Monday, August 04, 2008

Won Kee : Milpitas

As my Dad lives nearby, I've gotten a chance to try Won Kee multiple times. I'm congloming all of our visits into and my overall thoughts on Won Kee into one uber-super-post.

In summary, this is a damn solid restaurant for Cantonese food. If I lived even a bit closer by, this would be one of my top 20 go-to places.

Bao yu gai jeuk - abalone chicken Their jeuk (zhou or rice porridge) have a thicker, but not overly thick consistency, meaning they've let the rice cook for a longer time. It also tastes like they don't just make bak jeuk (plain rice porridge) and just add their ingredients at the very end, but instead let their ingredients cook with the jeuk for awhile. I can't say this is close to the best, but it's a pretty good rendition.

Cup dai jeuk - Same goes for this.

Braised Beef Brisket with Noodle - niu lan mian (牛欄面) - A standard, but solidly done rendition of this noodle soup.

Fresh Shrimp with scallion soy sauce dip - This isn't too complicated of a dish to judge. The shrimp needs to be fresh and needs to come out while it's still hot. Check and check.

Drunken chicken with pickled jellyfish I really enjoyed this one. The chicken having been marinated in wine had a strong taste that you can really sink your teeth into. It also has a nice juicy tenderness. Combine this with the pickled, slightly spiced jellyfish, which has a wet crunchiness and you've got a lovely pair of distinct yet complementary ingredients. A very nice dish.

Suen yeung dow miu - garlic pea sprouts - Well done, tasty and using fresh vegetables, you can't ask for much more.

Steamed fish (Tilapia I believe). Julia Childs mentioned that asking for roasted chicken was one of the simplest way to determine whether a French restaurant was worth its salt. I think the equivalent for a Cantonese restaurant would be their steamed fish. The fish needs to be fresh and exactingly cooked (it should have a very clean and moist texture and not a meaty texture). And even with the soy sauce, scallions and sesame oil, the emphasis should be on the fish taste, as it again demonstrates how fresh the fish is. While I wouldn't say that the fish was super-duper fresh, it was fresh enough and the accompanying sauce really made me realize that I've still a long ways before I've perfected my own version of steamed fish.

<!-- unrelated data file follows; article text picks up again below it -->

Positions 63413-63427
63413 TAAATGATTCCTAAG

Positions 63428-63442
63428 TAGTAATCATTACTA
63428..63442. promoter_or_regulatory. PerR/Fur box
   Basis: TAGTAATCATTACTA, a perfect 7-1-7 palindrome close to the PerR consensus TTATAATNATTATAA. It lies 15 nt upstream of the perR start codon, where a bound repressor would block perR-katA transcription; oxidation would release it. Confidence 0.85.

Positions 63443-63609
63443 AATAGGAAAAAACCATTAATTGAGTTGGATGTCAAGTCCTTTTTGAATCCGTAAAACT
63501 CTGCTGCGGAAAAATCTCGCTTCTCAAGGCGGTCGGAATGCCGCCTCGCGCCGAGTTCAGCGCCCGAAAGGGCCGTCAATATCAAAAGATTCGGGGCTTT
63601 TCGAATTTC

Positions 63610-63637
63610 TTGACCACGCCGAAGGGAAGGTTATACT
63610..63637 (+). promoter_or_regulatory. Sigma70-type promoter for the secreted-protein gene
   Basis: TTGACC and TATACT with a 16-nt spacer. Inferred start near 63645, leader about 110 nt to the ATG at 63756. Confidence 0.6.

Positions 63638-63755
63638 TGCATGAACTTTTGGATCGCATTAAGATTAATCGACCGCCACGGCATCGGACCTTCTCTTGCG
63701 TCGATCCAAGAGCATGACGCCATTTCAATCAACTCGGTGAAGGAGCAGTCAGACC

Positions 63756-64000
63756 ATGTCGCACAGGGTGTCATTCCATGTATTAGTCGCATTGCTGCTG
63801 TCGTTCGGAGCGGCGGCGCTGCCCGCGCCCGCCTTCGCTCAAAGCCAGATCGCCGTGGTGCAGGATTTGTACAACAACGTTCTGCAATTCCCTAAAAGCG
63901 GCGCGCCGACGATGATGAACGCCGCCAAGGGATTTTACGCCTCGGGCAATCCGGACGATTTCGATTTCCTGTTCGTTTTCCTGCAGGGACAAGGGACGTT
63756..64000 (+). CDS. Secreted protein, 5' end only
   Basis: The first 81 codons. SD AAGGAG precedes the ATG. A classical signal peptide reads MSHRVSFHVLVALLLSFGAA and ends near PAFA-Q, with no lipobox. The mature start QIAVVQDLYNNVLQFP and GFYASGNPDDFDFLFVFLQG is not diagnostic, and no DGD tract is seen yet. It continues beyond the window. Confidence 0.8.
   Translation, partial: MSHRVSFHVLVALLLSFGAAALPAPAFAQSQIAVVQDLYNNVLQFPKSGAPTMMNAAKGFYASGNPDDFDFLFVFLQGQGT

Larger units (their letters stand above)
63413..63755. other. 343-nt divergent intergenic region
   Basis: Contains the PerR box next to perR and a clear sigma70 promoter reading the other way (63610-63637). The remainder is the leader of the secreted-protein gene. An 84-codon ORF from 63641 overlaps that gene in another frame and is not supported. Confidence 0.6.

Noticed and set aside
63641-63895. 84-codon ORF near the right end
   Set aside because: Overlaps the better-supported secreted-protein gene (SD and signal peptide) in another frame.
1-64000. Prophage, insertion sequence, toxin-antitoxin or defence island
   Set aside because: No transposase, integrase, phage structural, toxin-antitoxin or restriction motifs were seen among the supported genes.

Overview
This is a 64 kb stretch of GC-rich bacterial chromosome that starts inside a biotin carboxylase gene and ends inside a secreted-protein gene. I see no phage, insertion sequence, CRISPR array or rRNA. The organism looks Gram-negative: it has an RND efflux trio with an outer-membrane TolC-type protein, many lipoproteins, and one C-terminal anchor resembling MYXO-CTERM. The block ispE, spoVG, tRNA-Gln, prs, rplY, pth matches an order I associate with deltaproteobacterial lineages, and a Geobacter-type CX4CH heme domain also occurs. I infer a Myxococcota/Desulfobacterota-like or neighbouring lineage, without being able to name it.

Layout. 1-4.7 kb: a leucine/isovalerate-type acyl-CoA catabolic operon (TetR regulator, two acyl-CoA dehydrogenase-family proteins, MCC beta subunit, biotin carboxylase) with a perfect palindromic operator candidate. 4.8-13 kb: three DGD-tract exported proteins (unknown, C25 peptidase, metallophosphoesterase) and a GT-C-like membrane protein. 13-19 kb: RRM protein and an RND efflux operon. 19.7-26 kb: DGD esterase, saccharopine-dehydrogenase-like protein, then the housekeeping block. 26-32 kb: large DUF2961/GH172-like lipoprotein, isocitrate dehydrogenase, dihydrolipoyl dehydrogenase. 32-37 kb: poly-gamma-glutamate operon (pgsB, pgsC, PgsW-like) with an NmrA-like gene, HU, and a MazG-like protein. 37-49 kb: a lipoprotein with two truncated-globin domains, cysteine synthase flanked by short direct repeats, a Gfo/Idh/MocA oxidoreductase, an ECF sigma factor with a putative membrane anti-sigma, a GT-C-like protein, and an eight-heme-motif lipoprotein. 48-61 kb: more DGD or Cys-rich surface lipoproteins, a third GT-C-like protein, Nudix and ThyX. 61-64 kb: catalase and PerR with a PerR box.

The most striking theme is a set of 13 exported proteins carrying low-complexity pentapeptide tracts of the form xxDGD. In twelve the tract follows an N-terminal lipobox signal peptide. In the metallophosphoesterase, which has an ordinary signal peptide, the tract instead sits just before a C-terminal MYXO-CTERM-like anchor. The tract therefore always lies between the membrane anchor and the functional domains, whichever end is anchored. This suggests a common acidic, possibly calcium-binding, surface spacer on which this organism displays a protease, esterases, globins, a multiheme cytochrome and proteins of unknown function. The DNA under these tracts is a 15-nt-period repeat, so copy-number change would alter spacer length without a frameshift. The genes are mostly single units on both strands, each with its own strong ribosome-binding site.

Papaya Rice tapioca dessert - Their desserts vary from day to day. We've been given red bean soup and green bean soup as well, which were pretty solid as well, but this papaya rice tapioca dessert was I think the most surprising. I don't generally like papaya, especially when cooked, but this had a mild and slightly sweet flavor and together with the creme(?) was a nice variation of the usual rice tapioca desert.

Roast Duck - This was quite nice. It was a touch oily, but on the flip side, the duck was really succulent. The skin was very thin and slightly damply crisp. The duck was fairly trim, lacking the huge layers of fat you so often see, but when you did encounter a piece of fat, it was tremendously tender and creamy, which while I still don't really like eating fat made me better understand why those who do uhh do.

Fujian Fried Rice - Fujian style food is probably not Won Kee's forte (Cantonese is), but I was curious to try it out. I can't claim to know what good Fujianese (?) dishes taste like, but I'm guessing this is probably a Cantonese rendition of it. It certainly wasn't bad. The sauce was a bit lacking in personality, but did have hints of the baby scallops in the dish. All in all, I wouldn't order this again, but it's nice to at least have tried it.

All in all, I wouldn't say this is a destination restaurant, but if you find yourself in San Jose, Mountain View, or Fremont, I'd give a hearty recommendation.

Won Kee
206 Barber Ct
Milpitas, CA 95035
(408) 955-9666
Bonus Chowhound post
($Chinese, $Recommended, $San Jose)

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